How To Defend Your Writing From Your Bosses’ Demands

Man yelling with hands grabbing his own hair

Photo: Ryan Snaadt

It doesn’t matter if you’re on a magazine’s payroll or if you’re helping out a friend of a friend with his website copy—as a writer, you’ll need to answer to somebody for your work, more often than not.

The thing is, these relationships do sometimes come with a bit of feedback, and some people are better at giving it than others.

Trust me, it’s no fun reading an e-mail with a list of things you’ve done wrong, even when you put your heart and soul into it. But receiving feedback and amending your work doesn’t need to be a helpless process. You, too, have a say as a writer.

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Lessons Learned From That Time I Joined A Cage Fight

Girl putting her fist in the camera

Photo: Timothy Eberly

I had many unorthodox interests growing up—I wanted to be a magician, an X-Games rollerblader, a breakdancer, a pro gamer, an MMA fighter—and thanks to the invention of the internet, I was able to truly learn just how lacking my country was when it came to these new interests.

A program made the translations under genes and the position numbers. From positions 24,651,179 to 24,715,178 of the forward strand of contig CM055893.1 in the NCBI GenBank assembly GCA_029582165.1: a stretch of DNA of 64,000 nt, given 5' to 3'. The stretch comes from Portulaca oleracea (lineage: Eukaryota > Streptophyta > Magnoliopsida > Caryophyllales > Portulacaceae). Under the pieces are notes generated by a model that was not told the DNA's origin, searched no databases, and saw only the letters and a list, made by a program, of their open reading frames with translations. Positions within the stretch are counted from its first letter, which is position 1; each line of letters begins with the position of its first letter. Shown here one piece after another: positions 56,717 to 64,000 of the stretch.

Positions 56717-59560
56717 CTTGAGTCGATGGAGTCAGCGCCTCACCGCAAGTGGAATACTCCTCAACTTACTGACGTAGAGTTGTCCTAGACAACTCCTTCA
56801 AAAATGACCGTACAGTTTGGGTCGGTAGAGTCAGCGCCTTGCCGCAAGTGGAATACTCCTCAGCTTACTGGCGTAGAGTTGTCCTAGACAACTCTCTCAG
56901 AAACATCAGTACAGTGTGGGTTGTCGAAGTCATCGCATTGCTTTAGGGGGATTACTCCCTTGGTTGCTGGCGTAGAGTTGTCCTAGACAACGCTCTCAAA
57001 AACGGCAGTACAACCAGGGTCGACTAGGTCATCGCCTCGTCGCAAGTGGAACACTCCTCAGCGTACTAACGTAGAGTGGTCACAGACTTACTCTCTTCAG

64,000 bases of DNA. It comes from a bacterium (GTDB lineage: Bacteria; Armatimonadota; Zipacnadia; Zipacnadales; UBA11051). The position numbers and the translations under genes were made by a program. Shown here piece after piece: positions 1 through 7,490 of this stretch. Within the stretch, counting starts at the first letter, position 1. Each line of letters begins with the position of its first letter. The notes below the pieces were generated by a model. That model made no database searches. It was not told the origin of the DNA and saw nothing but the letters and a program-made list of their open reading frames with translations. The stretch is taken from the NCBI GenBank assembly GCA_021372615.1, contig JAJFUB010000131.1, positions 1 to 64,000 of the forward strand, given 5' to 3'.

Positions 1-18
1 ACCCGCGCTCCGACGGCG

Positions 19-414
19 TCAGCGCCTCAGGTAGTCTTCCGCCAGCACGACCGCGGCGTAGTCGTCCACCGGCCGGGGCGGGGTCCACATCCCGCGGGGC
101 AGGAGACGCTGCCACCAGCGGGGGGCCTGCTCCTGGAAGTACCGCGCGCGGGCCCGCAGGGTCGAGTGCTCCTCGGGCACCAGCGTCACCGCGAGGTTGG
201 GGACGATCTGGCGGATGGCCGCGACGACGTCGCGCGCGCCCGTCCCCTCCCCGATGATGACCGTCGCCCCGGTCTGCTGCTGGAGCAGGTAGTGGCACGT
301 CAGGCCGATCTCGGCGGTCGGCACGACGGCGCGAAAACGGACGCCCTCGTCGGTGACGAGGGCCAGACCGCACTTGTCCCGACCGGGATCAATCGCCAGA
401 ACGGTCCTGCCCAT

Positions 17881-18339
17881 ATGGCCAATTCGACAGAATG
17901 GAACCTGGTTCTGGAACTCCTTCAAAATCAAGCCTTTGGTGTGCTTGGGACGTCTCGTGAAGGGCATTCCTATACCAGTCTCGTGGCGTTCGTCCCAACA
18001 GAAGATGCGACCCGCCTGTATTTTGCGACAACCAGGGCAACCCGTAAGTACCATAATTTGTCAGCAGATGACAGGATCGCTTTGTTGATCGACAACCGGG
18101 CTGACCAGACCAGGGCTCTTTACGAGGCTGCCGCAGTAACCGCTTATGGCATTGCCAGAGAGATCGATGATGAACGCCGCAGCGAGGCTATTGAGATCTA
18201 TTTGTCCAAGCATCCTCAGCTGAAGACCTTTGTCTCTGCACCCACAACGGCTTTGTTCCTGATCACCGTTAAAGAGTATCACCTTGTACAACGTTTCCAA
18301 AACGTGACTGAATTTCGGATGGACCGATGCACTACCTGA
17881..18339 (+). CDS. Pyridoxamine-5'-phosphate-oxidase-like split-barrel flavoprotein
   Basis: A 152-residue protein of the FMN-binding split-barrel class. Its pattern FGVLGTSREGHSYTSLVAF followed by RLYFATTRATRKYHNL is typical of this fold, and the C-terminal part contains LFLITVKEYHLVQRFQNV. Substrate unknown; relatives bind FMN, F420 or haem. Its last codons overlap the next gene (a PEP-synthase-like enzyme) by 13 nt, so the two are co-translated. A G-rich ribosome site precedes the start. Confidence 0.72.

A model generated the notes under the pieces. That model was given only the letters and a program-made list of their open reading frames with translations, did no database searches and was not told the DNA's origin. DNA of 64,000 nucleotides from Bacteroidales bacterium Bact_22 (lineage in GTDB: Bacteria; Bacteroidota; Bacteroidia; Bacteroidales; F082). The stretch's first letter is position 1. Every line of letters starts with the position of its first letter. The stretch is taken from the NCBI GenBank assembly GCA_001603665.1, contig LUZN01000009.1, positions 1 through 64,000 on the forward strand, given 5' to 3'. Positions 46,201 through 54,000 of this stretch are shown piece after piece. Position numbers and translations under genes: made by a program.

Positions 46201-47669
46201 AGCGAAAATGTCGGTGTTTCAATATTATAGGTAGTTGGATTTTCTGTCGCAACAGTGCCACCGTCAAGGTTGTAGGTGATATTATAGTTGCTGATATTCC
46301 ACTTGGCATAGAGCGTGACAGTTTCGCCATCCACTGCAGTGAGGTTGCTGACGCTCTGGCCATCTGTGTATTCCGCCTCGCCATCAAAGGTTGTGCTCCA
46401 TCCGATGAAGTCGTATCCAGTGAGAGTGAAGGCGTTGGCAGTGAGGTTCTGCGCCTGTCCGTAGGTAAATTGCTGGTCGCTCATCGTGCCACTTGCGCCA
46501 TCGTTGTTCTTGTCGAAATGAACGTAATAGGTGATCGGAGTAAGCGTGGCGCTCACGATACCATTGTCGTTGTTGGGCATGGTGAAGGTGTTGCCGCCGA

For instance, instead of mixed martial arts (MMA), I would train kickboxing, only because it was one of the few martial arts gyms in Malaysian that didn’t involve Silat, Karate, or Taekwondo.

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How To Write An Article With Zero Inspiration (And Do It Quick)

No Inspiration Journal - Sticker Mule

Photo: Sticker Mule

So you have writer’s block, or you could be behind on your blog-posting schedule. Your creative well might’ve run dry, or you’re just not looking forward to writing yet another article about the property market.

Well fret not then, because you’ve come to the right place. I’ve spent most of my life writing articles I didn’t care much about, with tight deadlines to boot.

Doing that taught me a very valuable lesson, and that is you don’t need inspiration to actually do the work. Also, writer’s block doesn’t really exist.

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